"iPhone makes for worldwide loss" reads the headline in Sunday's Guardian, whose editors apparently missed the flurry of similar pieces that appeared three weeks earlier.
"Telcom operators hurt selling iPhones" was how Reuters handled the story, back on Aug. 17. "Who's screwing who? (sic)" asked Shanzai.com the next day. And from ITWire.com: "iPhone -- The Paris Hilton of mobile phones?"
That last one actually dates from Dec. 5, 2008, when the newsletter from Strand Consult that coined the Paris Hilton metaphor first appeared.
In fact, all the iPhone-is-bad-for-carriers stories that have turned up in the trade press since the third week of August -- and we counted at least a half-dozen -- stemmed from the same nine-month old Strand press release: "iPhone - an operators worst friend."
The money quote in that provocative report, picked up by every reporter who stumbled across it this year and last:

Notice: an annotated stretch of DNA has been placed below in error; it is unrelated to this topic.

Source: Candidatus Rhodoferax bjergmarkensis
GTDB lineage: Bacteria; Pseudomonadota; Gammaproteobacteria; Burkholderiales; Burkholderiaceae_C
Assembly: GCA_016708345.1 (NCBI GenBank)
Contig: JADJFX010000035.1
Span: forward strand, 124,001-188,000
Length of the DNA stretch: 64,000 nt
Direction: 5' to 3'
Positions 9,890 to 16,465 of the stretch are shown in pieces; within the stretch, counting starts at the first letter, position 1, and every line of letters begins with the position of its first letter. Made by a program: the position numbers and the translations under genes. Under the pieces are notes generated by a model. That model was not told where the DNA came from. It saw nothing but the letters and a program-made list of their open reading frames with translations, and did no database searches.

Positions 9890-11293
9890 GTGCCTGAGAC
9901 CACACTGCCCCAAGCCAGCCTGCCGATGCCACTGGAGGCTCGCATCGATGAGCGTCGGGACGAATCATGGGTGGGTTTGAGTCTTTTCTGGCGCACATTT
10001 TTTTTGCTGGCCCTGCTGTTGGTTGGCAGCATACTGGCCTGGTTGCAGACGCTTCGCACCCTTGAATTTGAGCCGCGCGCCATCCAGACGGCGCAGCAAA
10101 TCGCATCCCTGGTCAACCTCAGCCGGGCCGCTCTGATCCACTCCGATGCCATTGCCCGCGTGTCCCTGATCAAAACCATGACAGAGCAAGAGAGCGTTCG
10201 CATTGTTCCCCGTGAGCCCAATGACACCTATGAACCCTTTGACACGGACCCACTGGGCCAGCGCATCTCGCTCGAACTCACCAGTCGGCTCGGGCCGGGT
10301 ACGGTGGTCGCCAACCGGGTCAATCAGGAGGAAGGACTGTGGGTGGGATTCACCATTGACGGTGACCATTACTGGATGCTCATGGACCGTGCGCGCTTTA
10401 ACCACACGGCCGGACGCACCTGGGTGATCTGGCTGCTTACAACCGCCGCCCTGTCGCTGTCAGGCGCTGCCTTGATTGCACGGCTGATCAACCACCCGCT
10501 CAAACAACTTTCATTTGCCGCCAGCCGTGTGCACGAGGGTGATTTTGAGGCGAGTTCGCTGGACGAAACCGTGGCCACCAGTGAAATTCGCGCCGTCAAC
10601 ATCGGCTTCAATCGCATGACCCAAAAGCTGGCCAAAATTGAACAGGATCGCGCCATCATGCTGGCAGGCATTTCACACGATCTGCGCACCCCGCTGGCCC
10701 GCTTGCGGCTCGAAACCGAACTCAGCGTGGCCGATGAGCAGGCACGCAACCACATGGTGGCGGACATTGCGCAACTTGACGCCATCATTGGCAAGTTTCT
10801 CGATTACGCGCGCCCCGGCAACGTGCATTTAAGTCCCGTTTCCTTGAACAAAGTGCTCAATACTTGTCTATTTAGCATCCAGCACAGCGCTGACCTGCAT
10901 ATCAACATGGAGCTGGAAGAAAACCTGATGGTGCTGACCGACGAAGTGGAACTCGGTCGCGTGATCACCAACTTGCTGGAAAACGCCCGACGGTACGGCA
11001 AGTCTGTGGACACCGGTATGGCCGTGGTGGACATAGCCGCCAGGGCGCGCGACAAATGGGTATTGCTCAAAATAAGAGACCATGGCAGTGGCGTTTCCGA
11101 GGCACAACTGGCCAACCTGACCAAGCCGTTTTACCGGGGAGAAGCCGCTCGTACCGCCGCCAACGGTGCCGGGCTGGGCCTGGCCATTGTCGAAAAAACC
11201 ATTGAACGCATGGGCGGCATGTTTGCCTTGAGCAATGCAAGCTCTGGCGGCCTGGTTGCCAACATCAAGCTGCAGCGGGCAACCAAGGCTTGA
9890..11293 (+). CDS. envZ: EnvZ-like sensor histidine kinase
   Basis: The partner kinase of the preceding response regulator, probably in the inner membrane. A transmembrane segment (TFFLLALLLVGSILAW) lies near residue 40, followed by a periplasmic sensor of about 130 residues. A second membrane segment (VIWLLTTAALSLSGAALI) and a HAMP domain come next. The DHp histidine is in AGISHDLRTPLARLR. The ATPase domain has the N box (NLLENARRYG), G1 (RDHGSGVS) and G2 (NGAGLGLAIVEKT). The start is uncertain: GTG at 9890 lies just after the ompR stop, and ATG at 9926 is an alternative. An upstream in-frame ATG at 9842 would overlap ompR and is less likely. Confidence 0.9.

"Our research shows that there is not one single Apple partner in the world among the mobile operators that has increased their overall turnover, profit and market share due to the iPhone." -- John Strand
Does Strand, the Danish CEO of Strand Consult, know something that the carriers who are fighting to get their hands on the iPhone -- or desperately trying to hold on to their exclusivity deals with Apple (AAPL) -- don't?
Before we meet Mr. Strand, let's take a look at what some of the carriers are saying. From AT&T's (T) Q2 earnings call:
|Ousted Yahoo exec gets $58 million golden parachute|
|GM's recalled Cobalt was a failure from the start|
|Obama would cut deficits by another $1 trillion|
|US Airways won't fire worker who sent lewd tweet|
|Canadians arrest a Heartbleed hacker|